M83’s “Go” Excerpt, by James Harvey    This is the most successful piece journalism or media that I published at  Paste . I’d had another comic creator in mind for this collaboration with M83, but the creator’s direction was more spartan and didn’t work for the musician’s neon barrage of synth and style. James Harvey, conversely, created a feverish masterpiece. The work’s success wasn’t due to its page views or social shares; M83 mastermind Anthony Gonzalez used the art from the comic for the entirety of his merchandise line.  Shirts , tote bags, and mugs all featured Harvey’s fluid, manga-influenced line work.

M83’s “Go” Excerpt, by James Harvey

This is the most successful piece journalism or media that I published at Paste. I’d had another comic creator in mind for this collaboration with M83, but the creator’s direction was more spartan and didn’t work for the musician’s neon barrage of synth and style. James Harvey, conversely, created a feverish masterpiece. The work’s success wasn’t due to its page views or social shares; M83 mastermind Anthony Gonzalez used the art from the comic for the entirety of his merchandise line. Shirts, tote bags, and mugs all featured Harvey’s fluid, manga-influenced line work.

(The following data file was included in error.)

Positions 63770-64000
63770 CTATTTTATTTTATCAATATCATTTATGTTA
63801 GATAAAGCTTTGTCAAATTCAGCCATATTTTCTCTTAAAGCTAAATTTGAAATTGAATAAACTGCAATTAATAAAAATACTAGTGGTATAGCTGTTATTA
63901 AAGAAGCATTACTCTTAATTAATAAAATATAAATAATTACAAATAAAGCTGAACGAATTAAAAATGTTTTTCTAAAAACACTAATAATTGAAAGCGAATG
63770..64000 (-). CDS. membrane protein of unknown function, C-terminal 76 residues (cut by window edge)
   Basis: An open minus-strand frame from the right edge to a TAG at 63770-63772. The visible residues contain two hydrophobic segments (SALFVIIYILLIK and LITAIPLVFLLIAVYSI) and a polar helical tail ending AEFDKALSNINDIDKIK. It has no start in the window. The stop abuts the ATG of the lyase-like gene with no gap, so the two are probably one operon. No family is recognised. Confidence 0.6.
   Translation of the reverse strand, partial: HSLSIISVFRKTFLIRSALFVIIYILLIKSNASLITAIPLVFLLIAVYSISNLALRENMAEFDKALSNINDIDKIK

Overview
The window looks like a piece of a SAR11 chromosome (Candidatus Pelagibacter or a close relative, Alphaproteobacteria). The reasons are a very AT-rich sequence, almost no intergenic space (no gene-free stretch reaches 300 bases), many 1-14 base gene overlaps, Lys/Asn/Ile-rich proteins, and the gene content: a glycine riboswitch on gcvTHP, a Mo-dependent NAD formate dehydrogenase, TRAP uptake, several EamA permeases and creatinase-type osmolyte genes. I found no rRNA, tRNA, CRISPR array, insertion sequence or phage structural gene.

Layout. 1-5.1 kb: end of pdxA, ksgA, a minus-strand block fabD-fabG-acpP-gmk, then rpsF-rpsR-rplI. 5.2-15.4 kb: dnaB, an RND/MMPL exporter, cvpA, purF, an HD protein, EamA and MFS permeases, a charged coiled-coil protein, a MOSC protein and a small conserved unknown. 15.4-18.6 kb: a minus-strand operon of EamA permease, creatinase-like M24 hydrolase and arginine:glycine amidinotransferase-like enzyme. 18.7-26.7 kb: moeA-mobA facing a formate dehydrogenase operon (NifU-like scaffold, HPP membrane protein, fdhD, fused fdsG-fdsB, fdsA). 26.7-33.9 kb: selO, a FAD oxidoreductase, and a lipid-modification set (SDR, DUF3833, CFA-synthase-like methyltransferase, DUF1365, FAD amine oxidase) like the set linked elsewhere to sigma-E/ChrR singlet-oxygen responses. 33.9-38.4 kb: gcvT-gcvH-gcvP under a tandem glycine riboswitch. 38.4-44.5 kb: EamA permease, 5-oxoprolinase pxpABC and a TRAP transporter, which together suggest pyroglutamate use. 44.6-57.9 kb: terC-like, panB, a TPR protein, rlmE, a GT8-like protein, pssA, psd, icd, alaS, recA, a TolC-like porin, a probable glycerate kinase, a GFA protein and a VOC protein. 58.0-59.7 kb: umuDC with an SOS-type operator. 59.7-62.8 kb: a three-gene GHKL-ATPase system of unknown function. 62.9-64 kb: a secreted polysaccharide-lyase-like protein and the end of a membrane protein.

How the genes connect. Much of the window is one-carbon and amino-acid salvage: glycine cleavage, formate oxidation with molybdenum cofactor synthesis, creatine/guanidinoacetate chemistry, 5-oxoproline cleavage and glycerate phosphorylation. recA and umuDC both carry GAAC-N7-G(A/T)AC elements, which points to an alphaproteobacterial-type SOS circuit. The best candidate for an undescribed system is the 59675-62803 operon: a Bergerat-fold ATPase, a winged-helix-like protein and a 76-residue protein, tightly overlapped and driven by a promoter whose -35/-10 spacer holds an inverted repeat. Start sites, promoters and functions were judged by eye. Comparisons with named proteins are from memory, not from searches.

Bear in Heaven’s “Demon” excerpt, by Tula Lotay    Tula Lotay is one of my favorite artists and human beings. She brings a fashion-forward sensuality to every piece of art her brush graces. When she agreed to the project, I let her pick the band, song, and direction. She didn’t disappoint. She calls it some of the best work of her career. It straddles the line between erotic, haunting, and devastating. And I don’t disagree.

Bear in Heaven’s “Demon” excerpt, by Tula Lotay

Tula Lotay is one of my favorite artists and human beings. She brings a fashion-forward sensuality to every piece of art her brush graces. When she agreed to the project, I let her pick the band, song, and direction. She didn’t disappoint. She calls it some of the best work of her career. It straddles the line between erotic, haunting, and devastating. And I don’t disagree.